THE ROVING EYE Turkey takes over the Arab Spring
By Pepe Escobar
Finally. Crystal clear. Someone finally said it - what the whole world, except
Washington and Tel Aviv, knows in its collective heart; the recognition of a
Palestinian state is "not an option but an obligation".
It did wonders that the man who said it was Turkish Prime Minister Recep Tayyip
Erdogan, in Cairo, at the Arab League, in front of all Arab foreign ministers
and with virtually the whole Arab world glued to satellite networks
scrutinizing his every word.
The current Erdogan Arab Spring tour - as it was billed by the Turkish press -
comprising Egypt, Tunisia and Libya, has already rocketed him to the status of
a geopolitical cross between U2's
Bono and Barcelona's superstar Argentine footballer Lionel Messi.
Erdogan received a rock/soccer star welcome at Cairo's airport - complete with
"Hero Erdogan" banners brandished by the Muslim Brotherhood. He even addressed
the crowd in Arabic (from "Greetings to the Egyptian youth and people, how are
you?" to "Peace be upon you").
Erdogan repeatedly stressed, "Egypt and Turkey are hand-in-hand." But it's the
subtext that is even more incendiary. While Israel's former good friends Egypt
and Turkey are now hand-in-hand, Israel is left isolated facing a wall. There
could not be a more earth-shattering development in the Levant - unheard of
since the Camp David peace accords between Israel and Egypt in 1978.
A model campaigner
Erdogan's tour is a realpolitik master class. He's positioning Turkey as the
forefront supporter of the Palestinian cause. He's also positioning Turkey at
the core of the Arab Spring - as a supporter and as an inspirational model,
even though there have been no full-fledged revolutions so far. He's
emphasizing solid Turkish-Arab unity - for instance planning a strategic
cooperation council between Egypt and Turkey.
Plus the whole thing makes good business sense. Erdogan's caravan includes six
ministers and nearly 200 Turkish businessmen - bent on investing heavily all
across northern Africa. In Egypt, they may not match the billions of dollars
already committed by the House of Saud to the military junta led by Air
Marshall Mohammed Tantawi. But in 2010, Turkish trade with the Middle East and
North Africa was already at $30 billion, representing 27% of Turkish exports.
Over 250 Turkish companies have already invested $1.5 billion in Egypt.
Crucially, Erdogan told Egyptian TV channel Dream, "Do not be wary of
secularism. I hope there will be a secular state in Egypt." Erdogan was subtly
referring to Turkey's secular constitution; and at the same time he was very
careful to remind Egyptians that secularism is compatible with Islam.
The current Turkish model is enormously popular among the Egyptian street,
featuring a moderate Islamic party (the Justice and Development Party - AKP) in
power; a secular constitution; the military - albeit strong - back in the
barracks; and an ongoing economic boom (Turkey was the world's fastest growing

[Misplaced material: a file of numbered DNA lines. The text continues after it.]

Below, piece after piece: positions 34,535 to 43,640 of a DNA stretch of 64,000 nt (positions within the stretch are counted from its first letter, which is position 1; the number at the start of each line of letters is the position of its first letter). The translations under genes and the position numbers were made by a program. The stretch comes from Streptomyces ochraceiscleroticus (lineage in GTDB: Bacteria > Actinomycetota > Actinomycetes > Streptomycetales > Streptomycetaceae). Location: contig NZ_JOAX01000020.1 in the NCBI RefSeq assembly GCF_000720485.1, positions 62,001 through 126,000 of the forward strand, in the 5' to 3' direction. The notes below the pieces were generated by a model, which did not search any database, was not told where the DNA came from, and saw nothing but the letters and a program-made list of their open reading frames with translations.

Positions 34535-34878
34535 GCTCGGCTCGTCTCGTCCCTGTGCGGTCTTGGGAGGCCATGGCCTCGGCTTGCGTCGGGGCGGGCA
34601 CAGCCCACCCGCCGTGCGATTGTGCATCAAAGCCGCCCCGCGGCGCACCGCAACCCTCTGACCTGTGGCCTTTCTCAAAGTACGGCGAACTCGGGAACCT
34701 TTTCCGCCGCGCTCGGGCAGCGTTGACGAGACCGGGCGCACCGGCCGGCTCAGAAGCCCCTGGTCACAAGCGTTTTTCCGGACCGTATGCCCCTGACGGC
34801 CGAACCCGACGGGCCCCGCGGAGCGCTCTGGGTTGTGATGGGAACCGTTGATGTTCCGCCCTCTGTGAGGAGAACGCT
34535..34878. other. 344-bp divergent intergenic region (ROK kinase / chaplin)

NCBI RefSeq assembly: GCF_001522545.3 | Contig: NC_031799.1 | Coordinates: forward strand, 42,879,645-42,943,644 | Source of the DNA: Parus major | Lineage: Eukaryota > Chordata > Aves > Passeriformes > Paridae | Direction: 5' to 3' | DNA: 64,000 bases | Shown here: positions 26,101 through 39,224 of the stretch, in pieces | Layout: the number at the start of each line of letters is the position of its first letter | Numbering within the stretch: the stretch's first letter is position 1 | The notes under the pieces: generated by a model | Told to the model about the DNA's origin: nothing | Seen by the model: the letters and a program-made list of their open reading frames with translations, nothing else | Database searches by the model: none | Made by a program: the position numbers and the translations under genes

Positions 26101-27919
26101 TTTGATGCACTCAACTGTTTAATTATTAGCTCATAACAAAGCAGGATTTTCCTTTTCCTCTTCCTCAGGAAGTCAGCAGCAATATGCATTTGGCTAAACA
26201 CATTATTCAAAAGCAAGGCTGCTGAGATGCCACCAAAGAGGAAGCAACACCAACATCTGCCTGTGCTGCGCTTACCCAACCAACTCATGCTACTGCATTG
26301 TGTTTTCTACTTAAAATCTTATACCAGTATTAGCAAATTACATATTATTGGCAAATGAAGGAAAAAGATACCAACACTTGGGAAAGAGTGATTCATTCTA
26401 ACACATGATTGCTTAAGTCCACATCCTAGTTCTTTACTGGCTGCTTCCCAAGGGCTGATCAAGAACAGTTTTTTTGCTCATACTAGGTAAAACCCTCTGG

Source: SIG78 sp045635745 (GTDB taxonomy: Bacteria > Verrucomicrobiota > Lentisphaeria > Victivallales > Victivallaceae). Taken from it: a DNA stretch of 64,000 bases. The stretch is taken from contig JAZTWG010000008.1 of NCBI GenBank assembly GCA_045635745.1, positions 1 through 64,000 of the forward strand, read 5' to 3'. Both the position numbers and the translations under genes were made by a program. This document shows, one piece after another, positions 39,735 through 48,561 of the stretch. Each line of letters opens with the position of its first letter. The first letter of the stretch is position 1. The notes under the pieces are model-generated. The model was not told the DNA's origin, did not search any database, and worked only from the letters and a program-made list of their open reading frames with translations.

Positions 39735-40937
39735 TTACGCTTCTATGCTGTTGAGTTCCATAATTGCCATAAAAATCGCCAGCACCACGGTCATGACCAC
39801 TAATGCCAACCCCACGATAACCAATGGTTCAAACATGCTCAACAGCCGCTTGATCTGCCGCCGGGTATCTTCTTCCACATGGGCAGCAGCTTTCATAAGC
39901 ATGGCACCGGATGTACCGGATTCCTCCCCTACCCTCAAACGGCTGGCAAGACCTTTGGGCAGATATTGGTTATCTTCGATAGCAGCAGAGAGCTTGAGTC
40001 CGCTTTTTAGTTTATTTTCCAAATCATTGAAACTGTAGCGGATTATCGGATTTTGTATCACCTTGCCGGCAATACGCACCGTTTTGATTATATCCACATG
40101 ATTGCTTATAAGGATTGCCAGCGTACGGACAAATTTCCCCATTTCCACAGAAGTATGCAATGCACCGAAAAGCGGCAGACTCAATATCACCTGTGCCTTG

economy in the first half of 2001). 
This model is not exactly what the regressive House of Saud wants. They would
prefer a heavily Islamist government controlled by the most conservative
factions of the Muslim Brotherhood. Worse; as far as Libya is concerned, the
House of Saud would love to have a friendly emirate, or at least a government
peppered with Islamic fundamentalists.
Erdogan also stressed that the "aggressiveness" of Israel "threatens the future
of the Israeli people". That's music for the Arab street. Palestinian President
Mahmoud Abbas met Erdogan in Cairo - and confirmed he'll go ahead with
Palestine's bid to be fully recognized as a state by the United Nations
Security Council later this month.
Palestine will definitely be accepted as a non-voting state by the UN General
Assembly floor. The problem is the extremely non-representative Security
Council - which sanctions full UN membership with state voting rights. It's a
done deal that Washington will veto it. The fractured European Union (EU), true
to its character, still has not decided on a unified vote. There's a strong
possibility Britain and France will also veto the Palestinian bid at the
Yet even with the consolation price of "only" becoming a non-voting state,
Palestine strikes a moral victory - aligned with world public opinion.
Moreover, Palestine can become a member of the International Criminal Curt and
sue the hell out of Israel over its serial violations of international law.
Follow the leader
Turkey's game goes way beyond "neo-Ottomanism" - or nostalgia to revive the
superpower days of the 16th and 17th centuries. It's a natural development of
Foreign Minister Ahmet Davutoglu's policy of "zero problems with our neighbors"
- moving to forge deeper bonds with most of these neighbors, and consolidating
what Davutoglu himself defines as Turkey's strategic destiny (see
Turkey: the sultans of swing Asia Times Online, April 7, 2011).